DES MOINES — The Iowa Department of Education has rolled out a series of training classes for teachers as Iowa moves toward adopting the closest thing the United States has to national standards.
So far 45 states, three territories and the schools in the U.S. Department of Defense have adopted the “Common Core” which sets learning standards for children in K-12 schools.
Iowa adopted the Common Core standards as part of the Iowa Core in 2010, but school districts have moved at different speeds in integrating them.
“It varies from district to district,” said Department of Education Deputy Director Kevin Fangman. “They will be part of the accreditation process for the 2014-15 school year, so it needs to be done by then.”
That’s the impetus for the workshops the department developed because teachers not only have to integrate the core standards to their lesson plans, they have to understand them as well.
For example, Fangman points to a study conducted by Michigan State University’s William Schmidt that shows nationwide only half of the teachers surveyed in grades 1-5 feel prepared to teach the mathematics standards.
About 60 percent of middle school teachers feel prepared, and about 70 percent of high school teachers feel prepared.
Core helps teachers
Bridgette Wagoner, director of educational services for the Waverly-Shell Rock School District, said teachers in her district work on the core during their weekly professional development time.
“I don’t know if I agree with the term fully implemented, because to me it’s a continual process,” she said. “We’re doing a whole lot of things with the core, and there’s a lot of support for the core.”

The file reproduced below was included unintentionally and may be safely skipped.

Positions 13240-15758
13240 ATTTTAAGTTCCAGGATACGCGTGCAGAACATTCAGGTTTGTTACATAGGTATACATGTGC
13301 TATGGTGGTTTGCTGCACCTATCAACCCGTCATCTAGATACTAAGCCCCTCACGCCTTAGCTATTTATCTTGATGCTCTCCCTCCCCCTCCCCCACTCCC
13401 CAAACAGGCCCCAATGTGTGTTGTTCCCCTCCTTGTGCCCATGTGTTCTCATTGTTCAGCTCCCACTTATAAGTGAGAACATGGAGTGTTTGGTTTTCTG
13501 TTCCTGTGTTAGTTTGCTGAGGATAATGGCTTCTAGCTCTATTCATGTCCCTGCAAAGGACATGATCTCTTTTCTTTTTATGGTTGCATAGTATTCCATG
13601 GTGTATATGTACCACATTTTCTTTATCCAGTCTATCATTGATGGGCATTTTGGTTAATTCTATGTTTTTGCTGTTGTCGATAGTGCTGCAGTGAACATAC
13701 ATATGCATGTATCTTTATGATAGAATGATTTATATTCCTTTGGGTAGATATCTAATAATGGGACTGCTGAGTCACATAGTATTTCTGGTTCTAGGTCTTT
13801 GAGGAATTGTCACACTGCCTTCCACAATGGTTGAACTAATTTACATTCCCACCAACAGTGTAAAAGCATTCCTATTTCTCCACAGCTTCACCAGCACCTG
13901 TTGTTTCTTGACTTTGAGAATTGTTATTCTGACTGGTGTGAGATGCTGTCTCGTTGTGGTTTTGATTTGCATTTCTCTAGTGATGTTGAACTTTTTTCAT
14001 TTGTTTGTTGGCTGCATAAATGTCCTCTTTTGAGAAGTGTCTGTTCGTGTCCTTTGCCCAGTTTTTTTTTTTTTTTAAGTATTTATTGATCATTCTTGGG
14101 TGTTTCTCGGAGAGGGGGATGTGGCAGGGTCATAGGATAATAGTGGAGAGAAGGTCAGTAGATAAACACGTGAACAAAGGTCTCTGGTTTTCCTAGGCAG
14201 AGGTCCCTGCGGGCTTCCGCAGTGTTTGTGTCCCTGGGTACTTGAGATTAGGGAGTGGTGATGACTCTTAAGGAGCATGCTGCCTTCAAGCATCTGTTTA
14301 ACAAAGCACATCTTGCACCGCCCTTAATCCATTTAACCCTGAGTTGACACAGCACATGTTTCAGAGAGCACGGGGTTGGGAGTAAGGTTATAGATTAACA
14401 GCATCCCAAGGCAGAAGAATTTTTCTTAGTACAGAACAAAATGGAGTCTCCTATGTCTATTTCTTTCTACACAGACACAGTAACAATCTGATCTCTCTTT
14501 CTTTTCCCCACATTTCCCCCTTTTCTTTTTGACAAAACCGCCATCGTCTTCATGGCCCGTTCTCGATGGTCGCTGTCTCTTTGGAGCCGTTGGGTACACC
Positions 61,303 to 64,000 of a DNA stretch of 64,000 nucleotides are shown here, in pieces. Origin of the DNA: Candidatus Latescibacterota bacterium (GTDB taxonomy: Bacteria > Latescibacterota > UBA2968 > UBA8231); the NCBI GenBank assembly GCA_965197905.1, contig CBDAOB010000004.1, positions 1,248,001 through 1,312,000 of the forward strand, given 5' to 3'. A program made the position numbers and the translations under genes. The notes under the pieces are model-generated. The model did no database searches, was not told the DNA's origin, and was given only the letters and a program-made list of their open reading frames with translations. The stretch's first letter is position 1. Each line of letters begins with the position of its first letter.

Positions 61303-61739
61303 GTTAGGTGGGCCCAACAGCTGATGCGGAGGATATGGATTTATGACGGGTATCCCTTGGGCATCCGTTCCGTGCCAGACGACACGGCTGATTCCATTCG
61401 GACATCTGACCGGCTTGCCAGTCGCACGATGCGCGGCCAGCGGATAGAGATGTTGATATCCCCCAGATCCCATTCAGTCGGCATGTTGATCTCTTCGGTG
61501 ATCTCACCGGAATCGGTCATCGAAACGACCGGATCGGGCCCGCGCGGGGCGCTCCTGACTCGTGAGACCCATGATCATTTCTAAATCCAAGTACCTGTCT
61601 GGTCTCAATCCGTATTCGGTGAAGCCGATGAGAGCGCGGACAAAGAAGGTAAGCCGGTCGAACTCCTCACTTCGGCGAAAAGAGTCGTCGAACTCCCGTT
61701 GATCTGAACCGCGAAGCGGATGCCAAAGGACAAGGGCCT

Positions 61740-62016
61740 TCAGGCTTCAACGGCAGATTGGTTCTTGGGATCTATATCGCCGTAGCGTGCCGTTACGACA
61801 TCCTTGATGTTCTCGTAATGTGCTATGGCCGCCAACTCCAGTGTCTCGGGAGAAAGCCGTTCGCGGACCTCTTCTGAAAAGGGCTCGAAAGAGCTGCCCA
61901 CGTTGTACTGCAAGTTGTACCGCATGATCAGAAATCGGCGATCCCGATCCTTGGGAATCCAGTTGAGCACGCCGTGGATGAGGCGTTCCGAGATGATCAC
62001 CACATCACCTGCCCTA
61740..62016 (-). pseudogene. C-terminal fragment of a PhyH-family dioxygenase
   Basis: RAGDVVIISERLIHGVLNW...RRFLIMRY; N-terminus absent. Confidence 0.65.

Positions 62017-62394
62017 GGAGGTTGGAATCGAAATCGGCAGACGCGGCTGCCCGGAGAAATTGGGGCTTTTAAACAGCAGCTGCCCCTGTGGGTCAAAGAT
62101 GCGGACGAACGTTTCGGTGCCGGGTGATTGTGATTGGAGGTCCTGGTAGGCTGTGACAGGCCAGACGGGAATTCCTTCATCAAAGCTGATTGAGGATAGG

Wagoner said one advantage of a common core is teachers have clear standards and their work revolves more around how best to teach the standards than what standards need to be developed.
She speaks from experience in helping the state develop the Iowa Core.
“The amount of resources that were spent discussing what to teach really took away from the time that could be spent on how to teach,” she said.
Fangman said that from a state perspective having other states using a common standard makes it easier to share resources and best practices.
The Common Core also is the basis for two new testing assessments being developed by state consortiums.
One of those is the Smarter Balanced assessment that Iowa’s Department of Education Director Jason Glass favors. He had Iowa become a governing state in the development of the test last year and has told lawmakers they should consider adopting it statewide when it is ready.
There are opponents
Still, there are questions about the Common Core. So far only Kentucky has fully implemented it, said Ryan Reyna, program director of the education division at the National Governor’s Association in Washington, D.C.
The Common Core came out of a voluntary effort by the National Governor’s Association, and Reyna stresses that it is a “state-run, voluntary initiative” not a federal program or mandate.
Seven other states are expected to have it implemented by 2012-13, another 20 the following year and 15 more, including Iowa, by 2014-15.
Five states have rejected the Common Core: Alaska, Texas, Nebraska, Virginia and Minnesota.
“Well, it’s really 4½,” Reyna said, “because Minnesota adopted the language arts piece but didn’t adopt the mathematics piece. It felt its current math standards were stronger.”
He said states that haven’t adopted the standards generally reason that their standards already are superior.
There are, however, other reasons people are against the Common Core.
“Education should be made at the local level, not at the state level or the federal level,” said Norm Pawlewski, a lobbyist with the Iowa Faith & Freedom Coalition.
Pawlewski and other like-minded advocates worry about the nationalism of the effort.
Last month, syndicated columnist Maggie Gallagher called the initiative “Obama’s Common Core” and likened it to the president’s health-care initiative.
Pawlewski said that even though the state officially adopted the Common Core in 2010, the fight isn’t over. He points to Urbandale Sen. Brad Zaun’s move last session to eliminate the Iowa Department of Education.
Zaun withdrew his bill on the Senate floor.
“I think this next session you’ll see some people in the House who feel the way Senator Zaun feels speak up,” he said. “We’ll continue fighting against the core.”